Janis Joplin had the munchies. I know she did living in an era of free love, drugs and Southern Comfort. We remember her gyrating her signature frizzy mane during her drug fueled performances. More than anything, Janis Joplin exemplifies the 60’s singing her gut wrenching songs with her uniquely raspy voice. During that time a star didn’t have to look like Rihanna or Beyonce who writhe with glistening gams to make an impact. Janis was in your face, numbing you with her voice and emotions but, it was all about the music. No twerking or Gucci attire necessary.
I was convinced that few women could capture her sound, until I heard the voice of Mary Bridget Davis. She portrays Janis in the Broadway hit “A Night with Janis Joplin” at the Lyceum Theater in NYC. I was so impressed that I had to see and hear her live.
I was dazzled by the intimate set design, costumes, psychedelic lights and female blues singers who inspired her music, including Bessie Smith (Taprena Michelle Augustine), Nina Simone (De’Adre Aziza), Aretha Franklin (Allison Blackwell) and Etta James (Nikki Kimbrough.) Mary Bridget resurrected the soulful singer so convincingly, that I wanted to roll on stage to tear at her feather-boa and velvet, bell bottomed seams. Please, Janis/Mary Bridget, do me a fave and put on some lipstick.
Unfortunately, after 2. 5 hrs with intermission, I didn’t feel like I got to know the real Janis Joplin. Writer/Director Randy Johnson produced a sanitized version created for the Broadway audience. There was barely a reference to the reality of Janis’s life as a touring musician. The reality was her inability to sustain fulfilling relationships with men, her insecurities and a lonely life on the road eventually succumbing to heroin and alcohol.
Growing up in the 70’s, I was in love with the fashion and music of the 60’s. Late 60’s and early 70’s fashion was liberating because it was a pastiche of shapes, textures, colors that didn’t subscribe to any rules. It was ok if you looked like a fool, just as long as you were comfortable, smoking your bong and toting a anti-war sign.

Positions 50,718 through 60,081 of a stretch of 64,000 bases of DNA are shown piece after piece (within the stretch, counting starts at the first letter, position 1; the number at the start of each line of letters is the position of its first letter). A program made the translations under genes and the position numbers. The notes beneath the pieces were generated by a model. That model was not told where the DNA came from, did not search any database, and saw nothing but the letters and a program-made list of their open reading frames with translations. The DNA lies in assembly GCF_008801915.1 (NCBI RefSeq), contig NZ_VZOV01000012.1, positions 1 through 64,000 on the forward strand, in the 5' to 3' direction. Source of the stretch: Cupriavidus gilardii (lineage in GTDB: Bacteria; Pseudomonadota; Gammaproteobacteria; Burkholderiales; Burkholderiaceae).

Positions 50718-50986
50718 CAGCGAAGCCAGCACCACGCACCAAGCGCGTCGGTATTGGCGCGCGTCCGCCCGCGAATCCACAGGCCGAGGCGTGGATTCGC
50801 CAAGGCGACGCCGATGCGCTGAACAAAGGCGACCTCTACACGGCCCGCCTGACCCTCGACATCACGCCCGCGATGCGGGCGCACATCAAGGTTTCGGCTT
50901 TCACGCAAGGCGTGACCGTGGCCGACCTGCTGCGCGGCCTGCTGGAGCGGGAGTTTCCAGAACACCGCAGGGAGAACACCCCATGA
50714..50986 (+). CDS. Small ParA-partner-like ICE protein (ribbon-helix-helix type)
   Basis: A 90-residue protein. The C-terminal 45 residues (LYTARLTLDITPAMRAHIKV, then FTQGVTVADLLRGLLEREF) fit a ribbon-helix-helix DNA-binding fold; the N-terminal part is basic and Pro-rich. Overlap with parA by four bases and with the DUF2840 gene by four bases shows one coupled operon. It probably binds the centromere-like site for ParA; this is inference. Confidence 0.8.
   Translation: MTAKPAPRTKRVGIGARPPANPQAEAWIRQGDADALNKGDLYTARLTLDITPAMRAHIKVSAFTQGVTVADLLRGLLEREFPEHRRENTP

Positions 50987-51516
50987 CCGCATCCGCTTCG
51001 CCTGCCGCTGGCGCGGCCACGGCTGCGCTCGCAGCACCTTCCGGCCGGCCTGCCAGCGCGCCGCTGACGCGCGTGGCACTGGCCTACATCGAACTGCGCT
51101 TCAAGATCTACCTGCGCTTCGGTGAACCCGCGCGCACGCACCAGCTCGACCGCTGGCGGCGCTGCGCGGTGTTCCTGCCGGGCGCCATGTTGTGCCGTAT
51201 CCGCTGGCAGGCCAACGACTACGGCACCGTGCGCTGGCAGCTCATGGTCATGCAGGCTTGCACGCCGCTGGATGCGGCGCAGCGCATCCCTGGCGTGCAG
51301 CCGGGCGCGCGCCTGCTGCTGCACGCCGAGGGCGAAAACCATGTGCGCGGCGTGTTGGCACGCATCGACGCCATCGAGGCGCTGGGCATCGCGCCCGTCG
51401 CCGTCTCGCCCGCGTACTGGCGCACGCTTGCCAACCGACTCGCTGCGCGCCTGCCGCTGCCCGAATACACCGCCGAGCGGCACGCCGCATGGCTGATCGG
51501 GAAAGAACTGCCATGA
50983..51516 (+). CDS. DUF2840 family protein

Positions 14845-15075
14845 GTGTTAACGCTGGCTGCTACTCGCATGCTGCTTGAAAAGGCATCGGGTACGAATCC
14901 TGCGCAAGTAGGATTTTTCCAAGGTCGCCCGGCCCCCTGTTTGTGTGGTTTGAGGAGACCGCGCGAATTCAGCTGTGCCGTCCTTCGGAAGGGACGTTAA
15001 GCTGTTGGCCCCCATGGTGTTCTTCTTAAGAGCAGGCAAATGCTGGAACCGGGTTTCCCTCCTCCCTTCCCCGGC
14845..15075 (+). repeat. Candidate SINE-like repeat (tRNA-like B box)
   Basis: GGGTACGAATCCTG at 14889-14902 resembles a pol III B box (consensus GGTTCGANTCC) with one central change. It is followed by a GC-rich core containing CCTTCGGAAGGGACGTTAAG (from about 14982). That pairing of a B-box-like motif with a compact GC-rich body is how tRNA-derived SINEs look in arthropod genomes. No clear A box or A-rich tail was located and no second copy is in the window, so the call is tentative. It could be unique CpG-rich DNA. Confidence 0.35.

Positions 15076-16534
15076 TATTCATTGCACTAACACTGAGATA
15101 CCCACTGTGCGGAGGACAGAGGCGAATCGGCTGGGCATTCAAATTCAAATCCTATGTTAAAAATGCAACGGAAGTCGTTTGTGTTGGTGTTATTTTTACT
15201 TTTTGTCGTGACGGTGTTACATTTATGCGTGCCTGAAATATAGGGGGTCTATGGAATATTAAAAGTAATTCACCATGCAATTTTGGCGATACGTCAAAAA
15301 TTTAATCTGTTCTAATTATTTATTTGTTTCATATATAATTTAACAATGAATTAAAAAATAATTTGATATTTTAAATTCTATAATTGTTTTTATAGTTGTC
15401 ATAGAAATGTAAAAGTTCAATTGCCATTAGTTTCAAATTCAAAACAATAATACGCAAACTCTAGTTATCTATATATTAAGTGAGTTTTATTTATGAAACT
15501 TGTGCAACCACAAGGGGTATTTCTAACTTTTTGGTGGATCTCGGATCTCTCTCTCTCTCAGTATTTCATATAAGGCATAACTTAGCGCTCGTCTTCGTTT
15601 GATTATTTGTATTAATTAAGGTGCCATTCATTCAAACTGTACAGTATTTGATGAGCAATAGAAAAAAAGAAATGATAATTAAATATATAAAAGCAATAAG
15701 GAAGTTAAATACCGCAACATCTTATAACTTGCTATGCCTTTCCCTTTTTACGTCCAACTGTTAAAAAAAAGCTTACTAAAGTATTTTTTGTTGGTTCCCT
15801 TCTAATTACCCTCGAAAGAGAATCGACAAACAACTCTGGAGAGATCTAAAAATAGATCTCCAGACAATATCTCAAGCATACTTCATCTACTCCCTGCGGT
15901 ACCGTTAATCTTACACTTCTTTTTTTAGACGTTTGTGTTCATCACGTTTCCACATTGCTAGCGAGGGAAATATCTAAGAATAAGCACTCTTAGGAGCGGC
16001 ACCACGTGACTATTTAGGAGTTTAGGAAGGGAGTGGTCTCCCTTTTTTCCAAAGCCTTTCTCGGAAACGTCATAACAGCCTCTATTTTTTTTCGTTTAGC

I was never a fan of fringe, layers of beaded jewelry, bell bottoms worn with hideous clunky, poop-brown clogs or platform shoes. I loved psychedelic bright colors, mini skirts, chunky heeled patent leather shoes and jumpsuits.
Given how trendy bellbottoms, frizzy hair wrapped with a bandana and layers of beaded necklaces were, I had to experiment whether I could pull off this hippy look and feel comfortable.
My final assessment was that there is something to roomy, shapeless clothing and not having to obsess about makeup or hair. I felt liberated, but very homely. In “Magdalena” terms, this style of clothing makes me feel as miserable as being forced into shopping at Bergdorf Goodman wearing a burqa, dung-brown suede Birkenstocks with a Coach bag strapped around my chest. I did make people smile that day in a parking lot in NJ, though. One guy driving a Verizon company truck, burst out laughing and gave me the thumbs up for my style inspiration.
If Janis were alive today what would she wear? What would she think about today’s laissez-faire, anything goes, hopelessly sloppy and frumpy fashion ‘tude? Would she be belting out tunes today or would she be an environmentalist and drive up with Willy Nelson behind McDonalds to fuel her bio-diesel tour bus with used vegetable oil? Or conversely, drive a gas guzzling tour bus, own 1M shares of Exxon stock while screeching “Drill, baby drill” off the Gulf of Mexico in her yacht lavishly decorated in tie-dye chic?
Either way I will continue listening to her music now and then, but never shall I be caught dead in public wearing fringe, bell bottoms, wrinkled cotton tunics without my red lipstick or John Freida Anti-Frizz Serum.